If you want to discover CoffeeScript, just go through this great presentation.

I wanted to know if it is now possible and a good thing to use CoffeeScript in a production Rails application.
After some evaluations I decided that I’ll use CoffeeScript to develop my next JavaSript code. Here is why…

The most important thing is that CoffeeScript compiles into readable JavaScript. You can open your ‘compiled’ Javascript and clearly understand the code, ie. : it does not change your variables names or function names or add a lot of garbage code… So if one day I decide to stop using CoffeeScript for whatever reason, I’ll still be able to work and go on on the compiled script directly.

IMHO, the Rails gems to integrate CoffeeScript into a Rails app are know mature and work very well.

If you have never used CoffeeScript before you may want to know if it’s possible to use CoffeeScript with your existing JS librairies (jQuery, etc.), to mix JS code with CoffeeScript code, etc… And of course, it’s possible and very easy ! So you should really give it a try.

How to use CoffeeScript in your Rails application?

It’s really easy.
Barista is the Rails gem that will take care of your CoffeeScript files and compiles them into JavaScript when you request them in your application.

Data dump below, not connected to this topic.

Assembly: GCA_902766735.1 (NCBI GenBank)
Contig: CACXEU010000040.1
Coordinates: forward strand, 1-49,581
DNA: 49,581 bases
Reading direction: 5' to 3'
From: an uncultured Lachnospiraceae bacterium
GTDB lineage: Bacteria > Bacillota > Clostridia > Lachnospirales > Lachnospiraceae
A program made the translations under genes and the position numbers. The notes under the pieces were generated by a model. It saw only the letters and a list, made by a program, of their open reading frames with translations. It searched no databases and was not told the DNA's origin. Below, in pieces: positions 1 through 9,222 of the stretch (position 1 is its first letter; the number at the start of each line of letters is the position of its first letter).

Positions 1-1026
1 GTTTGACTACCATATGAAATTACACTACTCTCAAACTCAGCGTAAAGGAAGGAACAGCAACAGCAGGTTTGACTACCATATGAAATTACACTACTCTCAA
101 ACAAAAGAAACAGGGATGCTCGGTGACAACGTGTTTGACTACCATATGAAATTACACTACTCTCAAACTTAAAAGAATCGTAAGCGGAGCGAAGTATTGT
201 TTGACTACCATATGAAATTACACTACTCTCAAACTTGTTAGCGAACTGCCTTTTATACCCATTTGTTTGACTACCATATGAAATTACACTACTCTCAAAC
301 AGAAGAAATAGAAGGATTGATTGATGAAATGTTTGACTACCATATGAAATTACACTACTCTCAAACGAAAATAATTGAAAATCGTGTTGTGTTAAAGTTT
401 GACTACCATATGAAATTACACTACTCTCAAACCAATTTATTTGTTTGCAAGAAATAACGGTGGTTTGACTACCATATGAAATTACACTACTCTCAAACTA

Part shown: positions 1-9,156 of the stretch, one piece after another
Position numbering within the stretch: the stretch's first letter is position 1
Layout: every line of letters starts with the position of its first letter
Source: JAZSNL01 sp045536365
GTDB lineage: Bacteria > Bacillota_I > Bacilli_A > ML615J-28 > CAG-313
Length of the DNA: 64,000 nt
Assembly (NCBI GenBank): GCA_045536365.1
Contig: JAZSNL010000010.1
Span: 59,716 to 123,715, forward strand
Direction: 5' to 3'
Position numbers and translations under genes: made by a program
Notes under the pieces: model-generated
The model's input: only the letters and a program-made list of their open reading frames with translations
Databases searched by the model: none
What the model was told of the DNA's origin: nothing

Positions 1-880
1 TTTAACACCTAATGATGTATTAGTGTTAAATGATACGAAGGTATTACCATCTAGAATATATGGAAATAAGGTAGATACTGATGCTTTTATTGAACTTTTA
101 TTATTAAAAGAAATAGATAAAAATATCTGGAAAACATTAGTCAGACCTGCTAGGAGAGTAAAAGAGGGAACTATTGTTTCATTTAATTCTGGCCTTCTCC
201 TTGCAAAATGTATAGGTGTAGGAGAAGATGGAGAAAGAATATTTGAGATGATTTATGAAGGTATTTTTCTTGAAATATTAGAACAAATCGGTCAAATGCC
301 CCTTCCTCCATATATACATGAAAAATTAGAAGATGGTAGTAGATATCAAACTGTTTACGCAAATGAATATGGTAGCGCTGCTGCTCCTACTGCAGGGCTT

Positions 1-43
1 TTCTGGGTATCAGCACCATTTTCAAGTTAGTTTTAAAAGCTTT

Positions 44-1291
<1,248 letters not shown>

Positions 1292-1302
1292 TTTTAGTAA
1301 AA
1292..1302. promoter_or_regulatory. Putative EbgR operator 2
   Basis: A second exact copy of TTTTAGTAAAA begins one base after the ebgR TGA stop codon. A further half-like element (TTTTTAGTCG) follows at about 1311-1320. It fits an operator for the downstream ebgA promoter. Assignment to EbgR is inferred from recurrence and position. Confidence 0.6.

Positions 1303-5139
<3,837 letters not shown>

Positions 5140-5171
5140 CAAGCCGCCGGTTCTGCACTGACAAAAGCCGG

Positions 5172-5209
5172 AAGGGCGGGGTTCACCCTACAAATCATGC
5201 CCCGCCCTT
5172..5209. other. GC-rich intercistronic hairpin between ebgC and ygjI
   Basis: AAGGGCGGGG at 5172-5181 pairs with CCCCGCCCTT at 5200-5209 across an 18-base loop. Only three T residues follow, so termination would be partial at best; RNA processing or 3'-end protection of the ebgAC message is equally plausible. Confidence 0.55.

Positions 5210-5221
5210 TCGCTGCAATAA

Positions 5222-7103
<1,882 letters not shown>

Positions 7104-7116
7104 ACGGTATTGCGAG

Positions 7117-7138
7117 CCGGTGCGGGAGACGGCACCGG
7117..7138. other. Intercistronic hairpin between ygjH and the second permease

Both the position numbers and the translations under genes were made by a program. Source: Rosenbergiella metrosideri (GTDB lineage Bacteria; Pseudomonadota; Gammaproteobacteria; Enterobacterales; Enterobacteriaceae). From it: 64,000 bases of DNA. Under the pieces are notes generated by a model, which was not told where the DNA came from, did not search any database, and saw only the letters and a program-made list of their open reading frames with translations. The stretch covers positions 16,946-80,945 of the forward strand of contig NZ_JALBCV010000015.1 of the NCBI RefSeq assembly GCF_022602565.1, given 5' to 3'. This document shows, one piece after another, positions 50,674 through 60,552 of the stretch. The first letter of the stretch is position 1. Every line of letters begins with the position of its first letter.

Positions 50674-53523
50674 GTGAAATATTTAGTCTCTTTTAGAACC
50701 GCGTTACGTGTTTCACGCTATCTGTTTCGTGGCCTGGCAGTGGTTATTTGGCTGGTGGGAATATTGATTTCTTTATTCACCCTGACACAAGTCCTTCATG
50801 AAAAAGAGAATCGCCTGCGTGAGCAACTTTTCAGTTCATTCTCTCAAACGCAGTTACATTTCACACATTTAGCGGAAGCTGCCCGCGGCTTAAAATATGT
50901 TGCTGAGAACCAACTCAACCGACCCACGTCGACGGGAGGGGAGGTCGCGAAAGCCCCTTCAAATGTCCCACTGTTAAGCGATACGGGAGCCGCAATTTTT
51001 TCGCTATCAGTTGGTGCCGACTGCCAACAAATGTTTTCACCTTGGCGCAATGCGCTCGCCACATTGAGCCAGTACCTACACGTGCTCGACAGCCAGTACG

The latest versions of Barista depends on the coffee-script gem. This gem only auto-detects the available compilers on your computer as there are several ways to install CoffeeScript. You may choose to follow the official documentation and install it using node.js, but if you don’t want to setup node.js, you can use the therubyracer gem and you won’t have to install anything else!
therubyracer includes V8 (the fast Javascript engine from Google).

Finally the coffee-script gem depends on the coffee-script-source gem. This gem only contains the CoffeeScript source code and it is synced with official releases. Thanks to this gem, you can lock your application to a particular CoffeeScript version.

So, this was a great explanation speech… But in summary, if you want a fast way to include CoffeeScript in your Rails app, here is what you have to add to your Gemfile :

  gem 'therubyracer', :require => false
  gem 'barista', '0.7.0.pre3'

Then you may run :

  rails generate barista:install

this will generate the initializer config/initializers/barista_config.rb which you may edit to change the Barista configuration.
As I’m using SASS/SCSS which compiles from app/stylesheets to public/stylesheets/compiled, I thought that a cool configuration would be to let Barista compiles my CoffeeScript into public/javascripts/compiled :-).

So I added this line to my Barista configuration file :

  c.output_root = Rails.root.join("public", "javascripts", "compiled")

Now, restart your server and test your installation.
Create a file app/coffeescripts/, then add :

  $(document).ready ->
    alert "Hello world from Coffee!"

Add javascript_include_tag « compiled/hello » to one of your view and check that everything works!
Congrats! Now, a good idea would be to let Barista and Coffee in your app and write your next JS code in Coffee…
Barista will detect changes in your CoffeeScript files and compiles them after each request to your webserver (only in development environment).

To avoid writing compiled/ in front of all my compiled scripts, I added this simple helper to my project :